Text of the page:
Synopses & Reviews
A tense psychological thriller and deft character study. --The Chicago Tribune
In the 1920s, Zoya Andropova, a young refugee from the Soviet Union, finds herself in the alien landscape of an elite all-girls New Jersey boarding school. Having lost her family, her home, and her sense of purpose, Zoya must now endure the malice her peers heap on scholarship students and her new country's paranoia about Russian spies. With the arrival of visiting writer and fellow Russian migr Leo Orlov--whose books Zoya has privately obsessed over for years--her luck seems poised to change, but the relationship that forms between them will put Zoya, Leo, and his calculating wife, Vera, all at risk.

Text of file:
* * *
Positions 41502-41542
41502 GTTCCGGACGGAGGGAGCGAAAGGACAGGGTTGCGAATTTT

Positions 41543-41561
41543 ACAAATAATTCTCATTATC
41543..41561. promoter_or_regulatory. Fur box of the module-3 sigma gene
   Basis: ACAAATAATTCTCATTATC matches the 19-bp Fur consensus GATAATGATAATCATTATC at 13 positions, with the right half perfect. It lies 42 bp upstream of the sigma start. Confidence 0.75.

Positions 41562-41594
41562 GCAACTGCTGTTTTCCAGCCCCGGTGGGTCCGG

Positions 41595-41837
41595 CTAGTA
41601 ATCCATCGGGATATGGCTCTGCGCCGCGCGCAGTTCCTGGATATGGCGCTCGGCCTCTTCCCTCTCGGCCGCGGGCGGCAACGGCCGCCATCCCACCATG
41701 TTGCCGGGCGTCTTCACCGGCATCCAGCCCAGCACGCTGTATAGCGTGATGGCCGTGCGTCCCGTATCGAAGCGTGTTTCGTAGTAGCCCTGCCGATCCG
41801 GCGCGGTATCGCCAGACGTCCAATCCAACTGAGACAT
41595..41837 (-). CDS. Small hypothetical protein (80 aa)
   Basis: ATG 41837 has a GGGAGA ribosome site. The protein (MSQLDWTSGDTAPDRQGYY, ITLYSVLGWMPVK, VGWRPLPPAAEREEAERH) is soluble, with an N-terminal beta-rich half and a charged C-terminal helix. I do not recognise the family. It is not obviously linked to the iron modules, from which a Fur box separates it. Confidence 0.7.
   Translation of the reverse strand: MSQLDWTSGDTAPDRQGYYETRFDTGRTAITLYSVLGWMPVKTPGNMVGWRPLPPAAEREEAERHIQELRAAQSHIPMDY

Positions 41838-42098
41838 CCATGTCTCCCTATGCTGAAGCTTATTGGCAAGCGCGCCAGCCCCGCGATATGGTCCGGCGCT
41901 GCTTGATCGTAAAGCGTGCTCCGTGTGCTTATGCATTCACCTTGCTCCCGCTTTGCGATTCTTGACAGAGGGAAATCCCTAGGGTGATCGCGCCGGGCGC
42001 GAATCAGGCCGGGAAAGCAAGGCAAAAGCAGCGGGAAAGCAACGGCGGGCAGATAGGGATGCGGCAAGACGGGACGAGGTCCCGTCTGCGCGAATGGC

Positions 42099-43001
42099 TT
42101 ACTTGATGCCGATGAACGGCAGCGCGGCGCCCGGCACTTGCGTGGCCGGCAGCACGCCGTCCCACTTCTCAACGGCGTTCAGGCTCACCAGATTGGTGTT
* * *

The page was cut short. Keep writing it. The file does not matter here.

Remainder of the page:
Grappling with class distinctions, national allegiance, and ethical fidelity--not to mention the powerful magnetism of sex--Invitation to a Bonfire investigates how one's identity is formed, irrevocably, through a series of momentary decisions, including how to survive, who to love, and whether to pay the complicated price of happiness.